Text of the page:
Sunflower production has seen levels of decline over the last decade, with BFAP studies indicating a greater reduction in the North West province. Not so, according to the gospel of the vivacious Power Fm Radio presenter, Koketso Moloko.
“Sunflower farming is interesting because you are contributing to the oil seeds industry and the feed industry. This is processed into sunflower oil and oilcake for animal feed” she said.
A full-time farmer by profession, specialising in crop production, she initially started with maize later adding sunflower.
Sunflower is a summer crop which is particularly farmed for oil and uses its oil cake in formulating animal feed. South Africa’s yearly production of sunflower production ranged from 600 000 tonnes to approximately 800 000 tonnes.
Many men feared to tread in this industry because of its limited crop yield (as compared to planting maize) including the market constraints in sunflower production.
Unfazed by these gruesome conditions, Koketso said she planted sunflowers because of the desire to increase her knowledge in the industry. The fortitude did pay off eventually. Koketso now annually harvests quality yellow maize and sunflower, and has sold her produce so many times to Noord Wes Kooperasie (NWK).
Koketso adds “I have offered seasonal employment for up to 40 seasonal workers during my production season. I also harvested grass and sold it to local livestock producers as feed for their animals.”
Her crop production expansion is however thwarted by the ever-present factor limiting many female farmers from accessing finance – an Environmental Impact Assessment (EIA). She still has an outstanding balance to pay for the EIA completion on her farm.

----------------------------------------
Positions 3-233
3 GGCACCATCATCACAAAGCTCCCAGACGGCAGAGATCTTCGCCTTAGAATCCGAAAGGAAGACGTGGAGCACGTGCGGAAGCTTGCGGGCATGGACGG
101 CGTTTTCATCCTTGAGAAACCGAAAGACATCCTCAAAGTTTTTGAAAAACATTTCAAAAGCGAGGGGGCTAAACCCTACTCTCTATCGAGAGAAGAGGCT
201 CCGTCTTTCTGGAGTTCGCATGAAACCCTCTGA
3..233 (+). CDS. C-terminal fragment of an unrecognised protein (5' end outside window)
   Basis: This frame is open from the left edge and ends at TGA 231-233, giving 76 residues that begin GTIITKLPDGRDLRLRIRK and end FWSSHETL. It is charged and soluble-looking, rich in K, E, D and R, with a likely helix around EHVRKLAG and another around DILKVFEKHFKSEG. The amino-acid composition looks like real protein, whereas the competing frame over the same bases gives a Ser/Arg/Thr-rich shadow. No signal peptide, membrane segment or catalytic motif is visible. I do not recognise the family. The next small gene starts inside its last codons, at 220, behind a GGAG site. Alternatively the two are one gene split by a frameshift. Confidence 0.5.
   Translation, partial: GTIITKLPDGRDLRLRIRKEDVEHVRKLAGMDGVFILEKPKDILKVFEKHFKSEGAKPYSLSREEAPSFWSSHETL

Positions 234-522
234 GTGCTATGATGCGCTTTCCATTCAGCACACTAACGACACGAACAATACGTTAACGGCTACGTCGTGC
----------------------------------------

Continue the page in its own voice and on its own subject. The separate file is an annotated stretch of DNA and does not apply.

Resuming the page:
EIA’s by any individual account is expensive and can hold farmer expansion plans. Koketso currently has plans to add 6 more hectares of shade net to start production of spinach, beetroot and cabbages. “The challenges I experienced in field crop farming is a need for mechanization like more tractors, better implements, fencing and irrigation infrastructure such as a center pivot” she said.
Women like Keketso are pioneers in the agricultural industry, unafraid to advocate for more opportunities to be created for women. In most agricultural seminars and policy focus engagements, many have spoken about her invaluable contribution to female farmer development in the country.
It’s no surprise that she was calling for more women farmers to be interviewed for board positions at big agricultural conglomerates.
“African women farmers can add a diverse voice to these boards and address actual transformation in the agricultural sector” she said.